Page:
Hi Joanie and welcome back to Just Answer!
My name is XXXXX XXXXX it will be my pleasure to help you and your kitties today.
My apologies that you did not receive an earlier answer. Different experts are online at various times and I recently logged in and read your question. Your patience is appreciated!
My heartfelt condolences on the recent loss of your other cat; I know how difficult this is on you, having experienced it myself, not too long ago.
Wanting your other cat, a 6 year old female, to have companionship, was a good idea and I'm so glad to hear that you adopted an older rescue cat! Kudos to you!
It sounds like the situation you describe is a pretty common one, when introducing a new cat into the household. Your older cat is trying to assert her dominance and let the younger one know that this is HER territory, and she is an 'intruder'. However, there are certain ways to introduce a new cat to your existing cat and if you have not started like this, you can go back and start again. It's a gradual process.
First, try to keep them separated for the time being. I recommend the 'scent transfer method', which involves petting one cat with a slightly dampened cloth or paper towel and then petting the other cat with the same cloth, then vice-versa. Do this frequently throughout the day, so each cat will constantly smell the others' scent on her fur. In addition, take an old t-shirt of yours and pet each cat frequently, so they will have your familiar, comforting scent near at all times, and this will also help to ease some tensions. Here are more tips and techniques on the introduction process, which I think you'll find helpful:
When they start getting along better, reward good behavior with a cat-healthy treat and enrich their environment with a tall kitty condo or cat tree with different levels, shelves and 'hidey' holes for playing and sleeping, if you don't already have one. These can also be used as scratching posts, since they're covered with carpet. Below, is a list of toys (and a dvd) cats love, and some are interactive, like the laser pointer. If you play with the cats with these toys, it will help them feel more comfortable with each other and 'break the ice'. Only allow them to play together after the first few other steps of the introduction process. Also, always supervise the play until you're sure they are getting along well.
http://www.catdvd.com/ http://www.shopfatcat.com/Cat-Toys_c_7.html http://www.amazon.com/FroliCat-BOLT-Interactive-Laser-Pet/dp/B0021L8W6K
These are some examples of what's available; you can find many of these types of toys, etc. at your pet supplies store or order online--whichever is easiest for you.
One note: re: the feather dancer/fishing pole toy--don't leave this alone with them, as pieces can be chewed off; always play with them under your supervision, then store the toy where they can't get at it.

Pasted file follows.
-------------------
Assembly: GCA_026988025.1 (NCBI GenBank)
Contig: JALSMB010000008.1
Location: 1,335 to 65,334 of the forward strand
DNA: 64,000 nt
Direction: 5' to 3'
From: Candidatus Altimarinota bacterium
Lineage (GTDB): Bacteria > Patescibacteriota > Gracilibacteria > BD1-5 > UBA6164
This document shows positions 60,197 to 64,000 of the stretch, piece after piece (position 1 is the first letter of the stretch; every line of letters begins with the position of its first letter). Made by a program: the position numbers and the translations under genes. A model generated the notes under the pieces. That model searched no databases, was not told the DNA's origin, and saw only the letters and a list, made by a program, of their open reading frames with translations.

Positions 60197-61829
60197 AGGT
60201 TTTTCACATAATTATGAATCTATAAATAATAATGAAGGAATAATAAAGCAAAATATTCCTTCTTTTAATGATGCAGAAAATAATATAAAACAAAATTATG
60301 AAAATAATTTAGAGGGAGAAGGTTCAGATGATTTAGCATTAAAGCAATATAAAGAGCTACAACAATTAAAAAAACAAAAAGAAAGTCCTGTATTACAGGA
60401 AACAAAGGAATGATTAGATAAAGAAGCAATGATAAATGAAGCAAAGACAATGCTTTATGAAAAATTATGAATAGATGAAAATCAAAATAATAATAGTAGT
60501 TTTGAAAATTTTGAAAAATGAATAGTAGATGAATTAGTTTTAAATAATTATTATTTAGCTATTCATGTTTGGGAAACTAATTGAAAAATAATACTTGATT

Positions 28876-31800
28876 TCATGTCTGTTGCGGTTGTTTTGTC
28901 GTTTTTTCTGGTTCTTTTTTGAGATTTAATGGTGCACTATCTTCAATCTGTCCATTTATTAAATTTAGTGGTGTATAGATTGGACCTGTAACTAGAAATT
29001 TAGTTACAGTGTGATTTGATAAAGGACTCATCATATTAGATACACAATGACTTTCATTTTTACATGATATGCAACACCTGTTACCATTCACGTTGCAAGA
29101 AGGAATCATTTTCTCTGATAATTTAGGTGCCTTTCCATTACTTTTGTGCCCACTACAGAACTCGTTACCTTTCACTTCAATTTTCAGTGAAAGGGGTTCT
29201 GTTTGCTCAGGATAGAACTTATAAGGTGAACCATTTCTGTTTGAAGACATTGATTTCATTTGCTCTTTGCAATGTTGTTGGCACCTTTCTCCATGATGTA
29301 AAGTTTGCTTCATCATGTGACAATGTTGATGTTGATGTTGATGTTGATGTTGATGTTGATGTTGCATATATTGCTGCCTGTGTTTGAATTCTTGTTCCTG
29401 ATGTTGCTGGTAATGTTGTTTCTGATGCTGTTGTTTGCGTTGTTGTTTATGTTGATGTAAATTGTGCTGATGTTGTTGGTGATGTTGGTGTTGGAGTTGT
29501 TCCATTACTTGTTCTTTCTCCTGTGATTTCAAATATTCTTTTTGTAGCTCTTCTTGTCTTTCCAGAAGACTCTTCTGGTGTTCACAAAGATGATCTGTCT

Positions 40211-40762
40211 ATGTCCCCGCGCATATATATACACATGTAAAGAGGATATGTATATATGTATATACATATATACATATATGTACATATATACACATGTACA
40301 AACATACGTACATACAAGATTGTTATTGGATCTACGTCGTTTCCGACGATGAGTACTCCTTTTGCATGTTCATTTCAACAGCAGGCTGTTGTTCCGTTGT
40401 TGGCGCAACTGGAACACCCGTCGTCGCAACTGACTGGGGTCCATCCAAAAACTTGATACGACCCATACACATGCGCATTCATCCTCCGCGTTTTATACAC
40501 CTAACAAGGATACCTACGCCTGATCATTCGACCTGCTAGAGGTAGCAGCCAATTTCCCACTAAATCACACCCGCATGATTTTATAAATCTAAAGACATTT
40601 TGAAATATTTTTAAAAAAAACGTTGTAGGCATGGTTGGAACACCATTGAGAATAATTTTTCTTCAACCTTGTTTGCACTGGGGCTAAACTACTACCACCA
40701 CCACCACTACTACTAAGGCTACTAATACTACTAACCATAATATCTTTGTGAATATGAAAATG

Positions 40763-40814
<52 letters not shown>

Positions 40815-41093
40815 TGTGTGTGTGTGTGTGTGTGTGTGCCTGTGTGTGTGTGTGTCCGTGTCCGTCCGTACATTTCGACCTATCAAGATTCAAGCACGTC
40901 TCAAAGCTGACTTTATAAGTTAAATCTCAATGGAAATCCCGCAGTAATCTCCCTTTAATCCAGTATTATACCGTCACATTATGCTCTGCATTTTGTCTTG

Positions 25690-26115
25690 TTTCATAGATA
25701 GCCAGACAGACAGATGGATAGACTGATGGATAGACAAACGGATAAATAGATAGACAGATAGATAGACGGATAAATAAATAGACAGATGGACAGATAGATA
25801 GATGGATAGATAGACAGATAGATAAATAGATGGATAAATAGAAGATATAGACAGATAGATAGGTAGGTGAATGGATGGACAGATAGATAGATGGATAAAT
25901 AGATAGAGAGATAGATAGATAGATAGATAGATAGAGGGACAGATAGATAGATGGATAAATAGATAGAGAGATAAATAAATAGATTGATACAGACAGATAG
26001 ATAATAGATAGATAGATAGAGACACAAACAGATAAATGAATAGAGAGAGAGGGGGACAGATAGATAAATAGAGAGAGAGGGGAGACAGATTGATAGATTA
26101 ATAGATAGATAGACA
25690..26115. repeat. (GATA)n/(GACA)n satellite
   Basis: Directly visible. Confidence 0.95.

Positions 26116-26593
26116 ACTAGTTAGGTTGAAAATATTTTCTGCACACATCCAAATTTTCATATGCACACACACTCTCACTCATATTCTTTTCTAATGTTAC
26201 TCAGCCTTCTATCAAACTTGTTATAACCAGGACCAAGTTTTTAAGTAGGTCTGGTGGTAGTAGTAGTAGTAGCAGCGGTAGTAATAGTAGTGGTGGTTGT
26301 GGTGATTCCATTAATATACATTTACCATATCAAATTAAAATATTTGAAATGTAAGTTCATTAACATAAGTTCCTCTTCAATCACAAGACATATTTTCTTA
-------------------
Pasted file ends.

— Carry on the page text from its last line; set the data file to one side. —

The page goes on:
With new introductions, most older cats find the more energetic antics of younger cats annoying and just don't want to be bothered, but this can be overcome as they get to know each other better and they're really not that far apart in age.A calming cat pheromone called Feliway, which comes in both a spray and plug in diffuser (resembles an air freshener, but has no scent to humans) may help in this situation, where stress and anxiety is running high. You can find it in any pet supply store or order online. Here is more information about the product: Feliway
You can also get a calming collar for your older cat and/or both to wear: CLICK
In addition to that, you can try an over the counter oral calming remedy like Rescue Remedy for Pets or Composure treats
Use one or the other in conjunction with the Feliway, but don't use both oral remedies concurrently. Rescue Remedy for Pets is homeopathic and available in pet supply stores and natural food stores. All products can be ordered online if your pet store doesn't carry them.
When you see your older cat ready to attack the younger one, stand out of sight and shake a can of pennies or pebbles to make a sharp sound. This will startle her and make her stop her undesirable action. You want to stand out of site, so that she doesn't see the sound coming from you, but associates it with her action. If you are consistent with this, it should curb her going after the other cat.If this behavior continues and the over the counter calming remedies don't seem to be helping, discuss with your vet, a prescription calming medication for for your older female, just for a short term, to see if it will help.
I always prefer to suggest prescription medication as a last resort, so you can see how things go and then discuss with your vet if you would like to try this alternative.
I hope things will improve for your two kitties and please let me know how things are going. Thanks!
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